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The name Baggie is part of the ancient legacy of the Anglo-Saxon tribes of Britain. Baggie was a name used for a person who was a peddler, or great traveler. It denotes one who on his travels carried a bag, a pack or a bundle.

Early Origins of the Baggie family


The surname Baggie was first found in Norfolk, at Gaywood, a parish, in the union and hundred of Freebridge-Lynn. "Gaywood Hall, the seat of Richard Bagge, Esq., occupies the site of a palace erected by John Grey, Bishop of Norwich; and part of the moat by which the old building was surrounded is still remaining." [1]CITATION[CLOSE]
Lewis, Samuel, A Topographical Dictionary of England. Institute of Historical Research, 1848, Print.

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Early History of the Baggie family

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Early History of the Baggie family


This web page shows only a small excerpt of our Baggie research.
Another 227 words (16 lines of text) covering the years 1560, 1625, 1800, 1600 and 1860 are included under the topic Early Baggie History in all our PDF Extended History products and printed products wherever possible.

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Baggie Spelling Variations

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Baggie Spelling Variations


Until the dictionary, an invention of only the last few hundred years, the English language lacked any comprehensive system of spelling rules. Consequently, spelling variations in names are frequently found in early Anglo-Saxon and later Anglo-Norman documents. One person's name was often spelled several different ways over a lifetime. The recorded variations of Baggie include Bagg, Bag, Bagge, Beag, Baigg, Baggey, Baggy and many more.

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Early Notables of the Baggie family (pre 1700)

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Early Notables of the Baggie family (pre 1700)


More information is included under the topic Early Baggie Notables in all our PDF Extended History products and printed products wherever possible.

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Migration of the Baggie family to Ireland

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Migration of the Baggie family to Ireland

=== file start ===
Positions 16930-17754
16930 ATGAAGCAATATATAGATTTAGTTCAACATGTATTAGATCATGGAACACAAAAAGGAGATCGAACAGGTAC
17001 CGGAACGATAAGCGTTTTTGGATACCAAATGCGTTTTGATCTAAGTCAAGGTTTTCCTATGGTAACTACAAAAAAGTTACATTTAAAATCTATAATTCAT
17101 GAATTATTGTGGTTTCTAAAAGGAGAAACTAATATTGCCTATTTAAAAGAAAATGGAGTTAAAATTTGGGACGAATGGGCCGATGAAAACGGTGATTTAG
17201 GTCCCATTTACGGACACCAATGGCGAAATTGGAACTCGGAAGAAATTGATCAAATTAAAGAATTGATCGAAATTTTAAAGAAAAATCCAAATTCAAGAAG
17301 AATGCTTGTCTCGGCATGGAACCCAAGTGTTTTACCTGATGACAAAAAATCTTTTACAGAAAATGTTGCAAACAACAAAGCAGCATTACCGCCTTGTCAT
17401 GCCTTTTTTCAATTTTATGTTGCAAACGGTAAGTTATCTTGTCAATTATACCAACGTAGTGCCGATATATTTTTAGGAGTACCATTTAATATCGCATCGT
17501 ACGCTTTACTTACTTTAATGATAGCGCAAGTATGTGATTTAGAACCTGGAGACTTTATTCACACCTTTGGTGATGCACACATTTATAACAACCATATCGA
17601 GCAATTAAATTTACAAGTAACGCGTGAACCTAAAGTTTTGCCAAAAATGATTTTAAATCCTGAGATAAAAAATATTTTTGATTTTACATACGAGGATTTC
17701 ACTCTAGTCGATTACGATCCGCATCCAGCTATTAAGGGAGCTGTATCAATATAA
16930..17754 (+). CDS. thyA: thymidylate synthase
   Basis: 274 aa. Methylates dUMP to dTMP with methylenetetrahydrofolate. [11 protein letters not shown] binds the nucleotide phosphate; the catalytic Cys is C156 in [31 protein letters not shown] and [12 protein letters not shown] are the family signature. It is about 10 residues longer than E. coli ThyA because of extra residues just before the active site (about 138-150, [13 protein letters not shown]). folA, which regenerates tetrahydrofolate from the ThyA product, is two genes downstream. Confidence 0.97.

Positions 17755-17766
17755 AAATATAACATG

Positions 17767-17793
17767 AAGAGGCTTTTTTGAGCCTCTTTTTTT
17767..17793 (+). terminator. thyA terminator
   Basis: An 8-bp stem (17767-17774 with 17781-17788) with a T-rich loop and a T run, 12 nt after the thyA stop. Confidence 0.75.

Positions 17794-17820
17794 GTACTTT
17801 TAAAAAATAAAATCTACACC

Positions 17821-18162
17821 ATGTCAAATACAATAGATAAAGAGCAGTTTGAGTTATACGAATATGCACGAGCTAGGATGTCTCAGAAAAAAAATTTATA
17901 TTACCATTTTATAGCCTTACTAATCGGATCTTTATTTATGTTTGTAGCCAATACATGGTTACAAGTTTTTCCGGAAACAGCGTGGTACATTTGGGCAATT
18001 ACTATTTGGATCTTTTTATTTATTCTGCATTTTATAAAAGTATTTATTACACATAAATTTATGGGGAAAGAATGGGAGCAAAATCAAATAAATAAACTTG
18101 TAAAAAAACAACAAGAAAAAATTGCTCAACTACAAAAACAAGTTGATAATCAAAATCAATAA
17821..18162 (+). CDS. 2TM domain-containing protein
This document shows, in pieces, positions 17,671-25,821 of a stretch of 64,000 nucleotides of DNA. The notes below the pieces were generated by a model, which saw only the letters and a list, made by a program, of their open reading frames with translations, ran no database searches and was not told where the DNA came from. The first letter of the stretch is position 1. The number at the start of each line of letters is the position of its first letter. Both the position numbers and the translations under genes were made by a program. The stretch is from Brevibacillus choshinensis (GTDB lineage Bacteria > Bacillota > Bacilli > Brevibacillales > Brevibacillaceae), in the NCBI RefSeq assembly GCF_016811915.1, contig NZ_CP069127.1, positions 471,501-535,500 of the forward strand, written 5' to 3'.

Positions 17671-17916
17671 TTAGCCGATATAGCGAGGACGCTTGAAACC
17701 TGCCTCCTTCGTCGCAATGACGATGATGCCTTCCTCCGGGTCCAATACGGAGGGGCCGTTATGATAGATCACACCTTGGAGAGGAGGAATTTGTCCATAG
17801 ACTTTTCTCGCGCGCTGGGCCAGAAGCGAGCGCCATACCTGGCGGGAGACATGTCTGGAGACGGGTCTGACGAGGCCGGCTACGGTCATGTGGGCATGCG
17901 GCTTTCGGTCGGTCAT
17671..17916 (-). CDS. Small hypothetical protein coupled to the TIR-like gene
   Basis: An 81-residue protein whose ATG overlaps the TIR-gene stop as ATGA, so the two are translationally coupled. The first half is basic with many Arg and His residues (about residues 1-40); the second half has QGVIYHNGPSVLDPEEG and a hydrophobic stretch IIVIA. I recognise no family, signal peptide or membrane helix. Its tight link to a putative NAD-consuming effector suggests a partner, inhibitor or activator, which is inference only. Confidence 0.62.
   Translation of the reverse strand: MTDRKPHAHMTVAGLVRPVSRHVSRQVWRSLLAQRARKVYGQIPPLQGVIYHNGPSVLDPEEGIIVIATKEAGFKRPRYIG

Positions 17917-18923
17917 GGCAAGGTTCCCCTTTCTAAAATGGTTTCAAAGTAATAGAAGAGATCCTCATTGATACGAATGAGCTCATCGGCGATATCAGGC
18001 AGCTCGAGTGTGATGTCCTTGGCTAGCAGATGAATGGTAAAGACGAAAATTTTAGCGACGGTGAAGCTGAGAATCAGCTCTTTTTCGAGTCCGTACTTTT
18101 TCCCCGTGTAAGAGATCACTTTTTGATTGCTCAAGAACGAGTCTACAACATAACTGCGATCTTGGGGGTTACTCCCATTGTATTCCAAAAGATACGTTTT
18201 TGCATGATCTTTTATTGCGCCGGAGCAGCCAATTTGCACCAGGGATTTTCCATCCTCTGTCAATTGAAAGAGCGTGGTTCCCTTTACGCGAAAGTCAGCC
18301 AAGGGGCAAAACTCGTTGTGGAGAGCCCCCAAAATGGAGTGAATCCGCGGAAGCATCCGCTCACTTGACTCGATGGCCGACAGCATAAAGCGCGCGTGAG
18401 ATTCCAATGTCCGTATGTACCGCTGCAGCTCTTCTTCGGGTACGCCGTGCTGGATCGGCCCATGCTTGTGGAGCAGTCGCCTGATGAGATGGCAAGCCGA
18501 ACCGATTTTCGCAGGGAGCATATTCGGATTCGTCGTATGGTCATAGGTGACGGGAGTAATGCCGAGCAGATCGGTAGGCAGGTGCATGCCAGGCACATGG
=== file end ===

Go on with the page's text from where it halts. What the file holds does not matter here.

Some of the Baggie family moved to Ireland, but this topic is not covered in this excerpt.
Another 69 words (5 lines of text) about their life in Ireland is included in all our PDF Extended History products and printed products wherever possible.

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Migration of the Baggie family to the New World and Oceana

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Migration of the Baggie family to the New World and Oceana


Thousands of English families boarded ships sailing to the New World in the hope of escaping the unrest found in England at this time. Although the search for opportunity and freedom from persecution abroad took the lives of many because of the cramped conditions and unsanitary nature of the vessels, the opportunity perceived in the growing colonies of North America beckoned. Many of the settlers who survived the journey went on to make important contributions to the transplanted cultures of their adopted countries. The Baggie were among these contributors, for they have been located in early North American records: Bert Bagg settled in New York State in 1664.

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The Baggie Motto

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The Baggie Motto


The motto was originally a war cry or slogan. Mottoes first began to be shown with arms in the 14th and 15th centuries, but were not in general use until the 17th century. Thus the oldest coats of arms generally do not include a motto. Mottoes seldom form part of the grant of arms: Under most heraldic authorities, a motto is an optional component of the coat of arms, and can be added to or changed at will; many families have chosen not to display a motto.

Motto: Spes est in Deo
Motto Translation: My hope is in God.


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Baggie Family Crest Products

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Baggie Family Crest Products



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See Also

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See Also



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Citations

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Citations


  1. ^ Lewis, Samuel, A Topographical Dictionary of England. Institute of Historical Research, 1848, Print.

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